Tweet That, Hurricane Harvey

The Theory of Uses and Gratification examines why people use certain media, and the personal needs one fulfills when viewing media. When it comes to news, most people turn to social media like Twitter and Facebook; but what makes them interested in those posts? Why do people turn to twitter and Facebook to ask for help in times of destress? On one end, people are either interested in this news or they are just curious as to what is happening. On the other end those affected by what is going on are looking to media to aid them in times of destress. Both sides know why they are on those social media websites, which is to satisfy their own personal purposes.

Hurricane Harvey devastated my home town of Houston, Texas. While I was here in Provo, Utah 1200 miles away from home all I had were social media posts showing the catastrophic events taking part in Houston. So many homes and businesses were destroyed, not to mention the thousands of lives that were lost. There was however, during this troubling time, a light at the end of the tunnel. As you sifted through the upsetting pictures and videos on twitter there would be occasional tweets asking for help at a specific location and within seconds there were countless replies of citizens willing to come to the rescue. Neighbors were heading out on their boats to rescue people from their homes or cars. This disastrous time brought our socially-torn country together. Few weeks before there were equal rights demonstrations and threats of bombing from outside countries. And yet once Harvey hit that all virtually disappeared from social media. Local businesses started giving a portion of their profits to Harvey relief efforts, and celebrities were pledging hundreds of thousands of dollars to help those affected. All of these relief efforts were advertised on social media. JJ Watt through requesting donations on various social media sites raised 37 Million dollars.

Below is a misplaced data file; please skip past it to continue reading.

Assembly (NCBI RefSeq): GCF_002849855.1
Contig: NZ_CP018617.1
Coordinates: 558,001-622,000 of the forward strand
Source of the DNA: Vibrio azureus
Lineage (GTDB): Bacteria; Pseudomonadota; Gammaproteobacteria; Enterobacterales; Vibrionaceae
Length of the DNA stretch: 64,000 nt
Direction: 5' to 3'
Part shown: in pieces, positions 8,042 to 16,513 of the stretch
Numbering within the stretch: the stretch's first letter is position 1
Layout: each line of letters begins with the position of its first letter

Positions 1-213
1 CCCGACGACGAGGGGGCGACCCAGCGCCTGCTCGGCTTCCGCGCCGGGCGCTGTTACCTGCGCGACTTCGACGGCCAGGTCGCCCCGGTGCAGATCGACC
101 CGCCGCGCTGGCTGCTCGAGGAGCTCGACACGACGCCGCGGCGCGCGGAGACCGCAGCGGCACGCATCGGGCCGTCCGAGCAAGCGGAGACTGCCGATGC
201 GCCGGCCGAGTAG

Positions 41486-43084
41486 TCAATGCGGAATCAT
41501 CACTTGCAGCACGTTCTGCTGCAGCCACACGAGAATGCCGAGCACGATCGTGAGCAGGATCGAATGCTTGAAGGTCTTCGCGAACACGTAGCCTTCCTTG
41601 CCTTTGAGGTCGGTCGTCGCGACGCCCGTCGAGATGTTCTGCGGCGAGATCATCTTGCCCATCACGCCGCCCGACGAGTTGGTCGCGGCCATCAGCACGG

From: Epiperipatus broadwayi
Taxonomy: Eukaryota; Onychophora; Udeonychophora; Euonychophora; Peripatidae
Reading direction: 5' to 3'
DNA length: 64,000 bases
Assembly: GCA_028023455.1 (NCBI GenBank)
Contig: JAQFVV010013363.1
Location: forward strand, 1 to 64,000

The video I’ve attached is meant to not only attract empathy, but also demonstrate how a community can come together. What would drive someone to watch this video or go as far as to retweet it? For me, it was for closure. I had seen my home ripped apart so my attachment to the video came from seeing the efforts to rebuild. I’m sure a lot of people had the same feelings; though on the contrary, there were also those who watched it just because they were curious, or maybe they didn’t care about they video at all they were just killing  time on their phone. Everyone has different reasons for viewing media, and each person reacts differently to it; therefore, media always fulfills a personal need.

I assume that the user who made the video  was trying to invoke sympathy from those far away who did not feel the destructive power of Harvey. This ties into the Theory of Encoding and Decoding. Those who live in Houston or have family in Houston will decode the video differently than those who have no relation. The user had a purposeful message to convey, but how each viewer decodes it depends on their relevance to the situation.  

Both the Uses and Gratification theory and the Encoding and Decoding Theory examine why people view the media the way they do, and how their purpose in viewing determines how they interpret it. Hurricane Harvey trended on social media the first day it struck, instantly affecting the lives of most everyone with a computer or smart phone. Though they were all viewing the same media, everyone had their own reasons for being on those sites and had different reactions to the images and news they witnessed. It’s because people viewed the media surrounding the storm that so many lives were saved.  Tweet that, Hurricane Harvey.

 

 

Leave a Reply

Your email address will not be published. Required fields are marked *